Admittedly, I'm a bit strange (you may have noticed this if you've been reading for a while). As a strange person, there are times when things that others may find... mundane, amuse and entertain me. Honestly, I'm not sure if this is the case with CotCP. Judging by the division in Chris' mind, I think an educated guess would be that most people wouldn't dig this flick. But for me... there was something about it I kinda vibed on- I mean, come on! It had a magic tree mailbox! What more could you want?

What's that you say? A decent plot? Well, don't go getting greedy now!

Maybe what endeared me to this picture was the constant state of expecting something to happen... for a payoff to materialize. I suppose I was taken with the idea of wanting to be taken with the story; that and it was amusingly random at times (case in point: the articulate Jamaican housekeeper who always referred to Amy as 'little miss').

In the tradition of the first film, CotCP keeps you guessing as to
what's the dillio with the plot. In fact, the story is so seemingly random I found myself hoping for a Crash-esq payoff at the end (which does materialize, in case you're wondering, albeit in a lackluster fashion). I think this would irk most people.
Me, I just enjoyed watching the ambling, rambling time-capsule of a story go about its little adventure. There were just enough moments of cool outfits and outrageous 1940's behavior to keep me mildly amused... I suppose it may be like what life is like on Valium. Which doesn't knock your socks off, but it can certainly be a pleasant way to pass the evening (or so I would imagine).

I'm not even going to get into whether or not this is a horror film, but I can most assuredly say that if you're a fan of House of 1,000 Corpses it is probably safe to skip this one. That is of course unless your girlfriend is a hipster with a 1940's lean, then you might score some bookoo points for having a sit-down with CotCP.

The Skinny: Check this flick if you're in the mood for a mood stabilizer... or if you want to know how to not raise your children."

Things We Learned from Curse of the Cat People:
-You can’t mail letters via “magic tree mailboxes.”
-Amy likes to dream.
-It is very easy to ditch a child with the “Look at that…” bit.
-A hoop and stick is the most boring toy ever invented.
-We’ve said it before, but the 1940s had damn great women’s fashion.
-“Any note, no matter how sour, sounds like a song if you hold onto it for long enough.”
-God should use a rose amber spot on the too bright sun.
-Opening Xmas prezzies on Xmas Eve is considered “proper.”
-History is written by the victors.
-Love hurts:

Quote of the Viewing:
[Amy befriends a senile old woman who claims her daughter/caretaker is an imposter. Taking a shine to Amy, the woman and her exchange Christmas presents.]

Old Woman: “Shall I show you your Christmas present, Amy?”
Nick: “[Old Woman Voice] I’ve set your house on fire.”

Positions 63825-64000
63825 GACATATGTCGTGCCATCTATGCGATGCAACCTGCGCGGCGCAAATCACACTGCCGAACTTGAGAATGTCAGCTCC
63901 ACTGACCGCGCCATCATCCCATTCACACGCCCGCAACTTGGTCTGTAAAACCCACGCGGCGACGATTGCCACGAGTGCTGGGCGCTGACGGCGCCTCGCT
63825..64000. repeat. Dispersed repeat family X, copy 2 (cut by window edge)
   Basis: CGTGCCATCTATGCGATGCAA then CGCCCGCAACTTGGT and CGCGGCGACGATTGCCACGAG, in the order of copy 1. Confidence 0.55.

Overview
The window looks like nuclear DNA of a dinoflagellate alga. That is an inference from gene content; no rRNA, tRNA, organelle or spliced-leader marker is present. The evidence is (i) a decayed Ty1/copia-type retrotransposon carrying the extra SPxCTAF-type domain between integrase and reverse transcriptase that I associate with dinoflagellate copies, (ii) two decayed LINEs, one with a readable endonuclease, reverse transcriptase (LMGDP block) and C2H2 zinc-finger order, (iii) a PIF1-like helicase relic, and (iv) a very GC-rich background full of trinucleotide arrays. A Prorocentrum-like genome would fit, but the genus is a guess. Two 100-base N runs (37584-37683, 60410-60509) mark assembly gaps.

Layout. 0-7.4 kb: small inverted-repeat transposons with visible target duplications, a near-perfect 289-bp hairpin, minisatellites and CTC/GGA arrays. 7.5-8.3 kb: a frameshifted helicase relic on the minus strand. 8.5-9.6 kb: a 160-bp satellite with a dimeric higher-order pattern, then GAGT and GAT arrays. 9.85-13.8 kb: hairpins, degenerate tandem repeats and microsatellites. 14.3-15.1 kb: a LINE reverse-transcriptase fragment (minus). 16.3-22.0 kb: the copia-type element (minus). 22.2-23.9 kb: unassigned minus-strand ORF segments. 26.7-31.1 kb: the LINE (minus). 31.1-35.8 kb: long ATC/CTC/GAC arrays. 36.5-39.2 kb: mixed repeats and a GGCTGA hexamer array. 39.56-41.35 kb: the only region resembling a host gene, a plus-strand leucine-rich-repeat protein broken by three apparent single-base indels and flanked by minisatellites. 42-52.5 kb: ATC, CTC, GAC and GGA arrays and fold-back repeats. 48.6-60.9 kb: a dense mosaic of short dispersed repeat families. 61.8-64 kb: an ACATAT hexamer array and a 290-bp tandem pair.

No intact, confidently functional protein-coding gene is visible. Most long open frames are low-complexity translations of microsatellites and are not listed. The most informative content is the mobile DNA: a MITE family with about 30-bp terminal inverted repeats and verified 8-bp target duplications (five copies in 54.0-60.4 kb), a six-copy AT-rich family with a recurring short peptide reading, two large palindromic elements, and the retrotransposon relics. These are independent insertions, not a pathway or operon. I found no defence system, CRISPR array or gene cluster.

Chris: “And killed your parents.”

RDHP Presents:
Other Famous Curses
If you thought the curse of the Cat People was bad, just take a look at the following lingering mojo hexed on folks. It is all enough to make you stuff a rabbits foot, four leaf clover, and Kardashian sister in your underwear (you know, all things that are lucky).

Curse of the Billy Goat
Legend has it that Chicago tavern owner Billy Sianis put this curse on the Chicago Cubs in 1945 after ushers refused to let his goat sit next to him at the World Series in Wrigley Field. The Cubs haven't even gone to the Series since.

The Curse of Age 27
The Curse of 27 is the belief that 27 is an unlucky number due to the number of famous musicians and entertainers who have died at the age. Robert Johnson, Jim Morrison, Brian Jones, Jimi Hendrix, Ron "Pigpen" McKernan, Janis Joplin, Jonathan Brandis and Kurt Cobain are all believed to have been affected by the Curse of 27.

Curse in “Drag Me To Hell”
Help an old lady who doesn't pay her bills, or finally get that promotion. Christine Brown chose the latter, and it only cost her a soul in this 2009 Sam Raimi carnival ride of a horror flick.

Curse of the Hope Diamond
You don't want this sparkler dangling around your neck. Just ask Marie Antoinette.

Curse of the Great Bambino
This curse began after the Boston Red Sox sold Babe Ruth, The Great Bambino, against his wishes to the New York Yankees in the off-season of 1919-1920. Before that point, the Red Sox had been one of the most successful professional baseball franchises, winning the first World Series and amassing five World Series titles. But after the sale they went without a title for 86-years, as the previously lackluster Yankees became one of the most successful franchises in North American professional sports. Don't cross The Babe.

The Superman Curse
Apparently taking on the role of the Man of Steel is kryptonite for the important things in life, like your career, mental well-being and well... your life.

The Kennedy Curse
Sure, you are rich and powerful. But you're gonna die horribly.
Guess we'd rather be poor and powerless.

The SoCal Curse
Ah, life in sunny Southern California!
Here we are in January and the forecast for tomorrow is 76 degrees and sunny... What a life! Well, that is until the biblical fires come (as they seem to do every 3 years!) and give residents practice for the end of days!

The Curse of Montezuma
(aka "Montezuma's Revenge")
Now here's a curse that really scares the you-know-what out of people!
It's estimated that 40% of foreign traveler vacations in good ol' Mexico are disrupted by Montezuma. Not traveling to Mexico any time soon? Fear not! I'd wager there is a Taco Bell in your neighborhood eagerly waiting to spring this dreaded curse upon you!

(We figured you wouldn't want to see an actual picture of Montezuma's Revenge)